How long can you live without sleep, and what happens to your body

Sleeping less than one or two nights less than usual can lead to a hazy, unproductive day, but it is generally less dangerous.

When you don’t get enough sleep regularly, you will quickly begin to notice a whole host of undesirable health effects.

Sleeping less than an hour or two can lead to:

What happens if you stay awake all night or even longer?

If you’ve been working on a project all night, studying for an exam, or recently becoming a parent, you will be familiar with this condition.

Our bodies need sleep to function correctly, and sleep loss is not just a minor nuisance but can have quite serious consequences.

So how does our body respond to lack of sleep?

Consequences of insomnia

1 day

Staying awake for 24 hours can affect you in the same way as poisoning.

A 2010 study found that staying awake for 20 to 25 hours affects focus and performance in the same way as a 0.10 percent blood alcohol level. In many places, you are legally considered drunk with a blood alcohol level of 0.08 percent.

You shouldn’t drive or do anything potentially dangerous if you haven’t slept all day.

A sleepless night also has other consequences:

  • Daytime sleepiness
  • Troubled state
  • Mood swings, such as moodiness or short temper
  • Tremors, muscle tension
  • Vision or hearing problems

1.5 days

After 36 hours without sleep, you will begin to notice more severe consequences for your health and body function.

Prolonged disruption of the sleep-wake cycle puts your body under stress. In response to this, the production of the stress hormone cortisol is increased.

Hormonal imbalances can affect your body’s typical responses and functions. You will notice changes in mood and appetite, increased stress, chills, and other changes in body temperature.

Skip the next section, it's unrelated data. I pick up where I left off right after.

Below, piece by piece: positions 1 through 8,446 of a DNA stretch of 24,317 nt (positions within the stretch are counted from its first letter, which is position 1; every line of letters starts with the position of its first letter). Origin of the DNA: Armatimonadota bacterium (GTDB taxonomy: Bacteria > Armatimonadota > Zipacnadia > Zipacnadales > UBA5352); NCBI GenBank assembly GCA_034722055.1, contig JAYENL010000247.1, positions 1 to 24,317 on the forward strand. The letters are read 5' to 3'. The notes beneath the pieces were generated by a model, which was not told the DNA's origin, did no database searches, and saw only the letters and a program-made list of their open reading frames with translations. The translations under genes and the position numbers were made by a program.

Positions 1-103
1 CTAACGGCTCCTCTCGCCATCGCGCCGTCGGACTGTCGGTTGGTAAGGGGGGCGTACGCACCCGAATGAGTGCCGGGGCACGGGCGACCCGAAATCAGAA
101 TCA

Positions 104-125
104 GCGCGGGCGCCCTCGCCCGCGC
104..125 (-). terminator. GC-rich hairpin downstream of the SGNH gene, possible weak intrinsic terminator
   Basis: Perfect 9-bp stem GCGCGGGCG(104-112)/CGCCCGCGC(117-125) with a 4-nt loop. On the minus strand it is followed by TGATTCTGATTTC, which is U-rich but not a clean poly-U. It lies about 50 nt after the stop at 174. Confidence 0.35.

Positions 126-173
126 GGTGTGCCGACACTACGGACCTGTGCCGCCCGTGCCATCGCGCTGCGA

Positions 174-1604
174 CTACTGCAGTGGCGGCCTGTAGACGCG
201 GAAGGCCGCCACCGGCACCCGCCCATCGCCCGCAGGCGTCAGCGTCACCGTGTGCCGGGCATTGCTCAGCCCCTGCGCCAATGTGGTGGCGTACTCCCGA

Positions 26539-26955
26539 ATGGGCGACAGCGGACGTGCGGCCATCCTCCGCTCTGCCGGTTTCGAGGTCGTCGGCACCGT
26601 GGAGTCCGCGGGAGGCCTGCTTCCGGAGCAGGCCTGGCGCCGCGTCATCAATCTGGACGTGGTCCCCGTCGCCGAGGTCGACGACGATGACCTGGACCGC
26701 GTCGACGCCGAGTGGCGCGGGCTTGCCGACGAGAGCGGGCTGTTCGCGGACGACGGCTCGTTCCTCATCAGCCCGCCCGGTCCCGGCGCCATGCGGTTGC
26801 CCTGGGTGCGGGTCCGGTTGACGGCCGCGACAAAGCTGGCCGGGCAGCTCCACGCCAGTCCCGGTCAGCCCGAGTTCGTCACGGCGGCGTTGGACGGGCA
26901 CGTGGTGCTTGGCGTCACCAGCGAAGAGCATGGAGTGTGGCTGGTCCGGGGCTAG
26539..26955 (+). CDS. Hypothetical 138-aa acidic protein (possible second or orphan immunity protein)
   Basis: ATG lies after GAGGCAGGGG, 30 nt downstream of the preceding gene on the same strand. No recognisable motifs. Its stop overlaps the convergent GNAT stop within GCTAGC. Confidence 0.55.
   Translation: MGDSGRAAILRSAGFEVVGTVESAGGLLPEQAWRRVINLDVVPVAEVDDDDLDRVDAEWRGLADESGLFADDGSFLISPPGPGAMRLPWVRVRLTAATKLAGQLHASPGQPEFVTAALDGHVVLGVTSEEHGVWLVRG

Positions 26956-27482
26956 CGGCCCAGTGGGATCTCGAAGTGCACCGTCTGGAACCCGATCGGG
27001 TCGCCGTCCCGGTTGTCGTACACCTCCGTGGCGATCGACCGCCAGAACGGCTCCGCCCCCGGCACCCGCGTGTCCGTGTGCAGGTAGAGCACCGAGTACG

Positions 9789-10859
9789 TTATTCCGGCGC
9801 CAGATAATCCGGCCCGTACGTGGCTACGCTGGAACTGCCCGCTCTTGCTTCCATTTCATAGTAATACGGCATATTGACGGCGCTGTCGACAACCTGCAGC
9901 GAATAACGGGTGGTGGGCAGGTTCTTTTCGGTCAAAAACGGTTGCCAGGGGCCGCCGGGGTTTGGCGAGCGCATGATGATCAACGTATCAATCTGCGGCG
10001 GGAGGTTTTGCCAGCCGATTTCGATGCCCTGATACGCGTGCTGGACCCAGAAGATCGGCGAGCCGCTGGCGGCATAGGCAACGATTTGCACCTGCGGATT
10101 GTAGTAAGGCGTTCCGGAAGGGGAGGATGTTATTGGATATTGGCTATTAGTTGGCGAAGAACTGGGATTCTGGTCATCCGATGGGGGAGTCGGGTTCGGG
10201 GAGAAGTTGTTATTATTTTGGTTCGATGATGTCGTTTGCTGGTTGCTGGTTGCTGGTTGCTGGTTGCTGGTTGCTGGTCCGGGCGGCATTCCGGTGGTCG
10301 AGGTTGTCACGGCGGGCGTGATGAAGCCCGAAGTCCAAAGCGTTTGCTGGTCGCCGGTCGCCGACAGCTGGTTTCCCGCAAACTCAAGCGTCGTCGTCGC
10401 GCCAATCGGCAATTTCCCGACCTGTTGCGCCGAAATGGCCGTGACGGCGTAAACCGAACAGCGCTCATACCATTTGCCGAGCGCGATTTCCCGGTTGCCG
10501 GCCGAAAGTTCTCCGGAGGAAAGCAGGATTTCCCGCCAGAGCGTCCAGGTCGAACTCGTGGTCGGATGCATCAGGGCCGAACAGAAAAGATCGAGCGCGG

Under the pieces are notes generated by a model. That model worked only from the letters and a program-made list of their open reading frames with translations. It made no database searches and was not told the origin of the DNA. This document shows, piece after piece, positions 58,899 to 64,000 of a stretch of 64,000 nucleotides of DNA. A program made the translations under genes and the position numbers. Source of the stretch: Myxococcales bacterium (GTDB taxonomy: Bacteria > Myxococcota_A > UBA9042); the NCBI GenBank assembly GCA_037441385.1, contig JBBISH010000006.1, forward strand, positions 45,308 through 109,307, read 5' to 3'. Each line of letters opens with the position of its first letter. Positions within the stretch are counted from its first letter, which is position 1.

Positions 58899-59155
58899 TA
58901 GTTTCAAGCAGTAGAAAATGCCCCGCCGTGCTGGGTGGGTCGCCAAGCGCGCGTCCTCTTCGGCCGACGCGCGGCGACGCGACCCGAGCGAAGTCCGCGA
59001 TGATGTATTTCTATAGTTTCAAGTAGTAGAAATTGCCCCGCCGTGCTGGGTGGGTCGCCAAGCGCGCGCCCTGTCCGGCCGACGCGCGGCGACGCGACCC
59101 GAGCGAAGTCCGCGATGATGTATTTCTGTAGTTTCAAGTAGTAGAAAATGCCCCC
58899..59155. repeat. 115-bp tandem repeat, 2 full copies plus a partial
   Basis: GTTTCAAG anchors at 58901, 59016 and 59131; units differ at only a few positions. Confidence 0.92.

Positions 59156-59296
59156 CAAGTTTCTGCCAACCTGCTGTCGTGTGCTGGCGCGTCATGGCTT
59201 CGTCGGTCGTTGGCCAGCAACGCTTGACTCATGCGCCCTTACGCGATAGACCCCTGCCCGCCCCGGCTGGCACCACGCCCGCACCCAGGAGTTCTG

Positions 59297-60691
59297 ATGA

Oxygen consumption can also decrease when you are awake during this time.

Other consequences of not sleeping for 36 hours:

  • Memory losses
  • Loss of energy and motivation
  • Instability of attention
  • Cognitive difficulties, including problems with reasoning and decision making
  • Excessive tiredness and sleepiness
  • Difficulty articulating thoughts and not being able to find the right words.

2 days

When you stay awake for 48 hours, things get pretty bad. You can walk through the day in a foggy state, completely unaware of what is happening.

The general effects of sleep deprivation usually get worse. It may be even more difficult for you to concentrate or remember something. You may also notice how your irritability increases and mood swings occur.

The effects on the immune system also worsen after 2 days. This increases the risk of getting sick, as the immune system cannot fight disease as it usually does.

You can also find it much more challenging to stay awake.

After 2 days without sleep, a person often has so-called periods of microsleep.

Typically, you are not aware of what is happening until you come to your senses, and often you wake up with some feeling of confusion and drowsiness.

3 days

If you survived 3 days without sleep, strange things might start to happen to you.

The chances are excellent that you won’t be able to think about anything other than sleep. It will be difficult for you to focus on conversations, work, even your thoughts.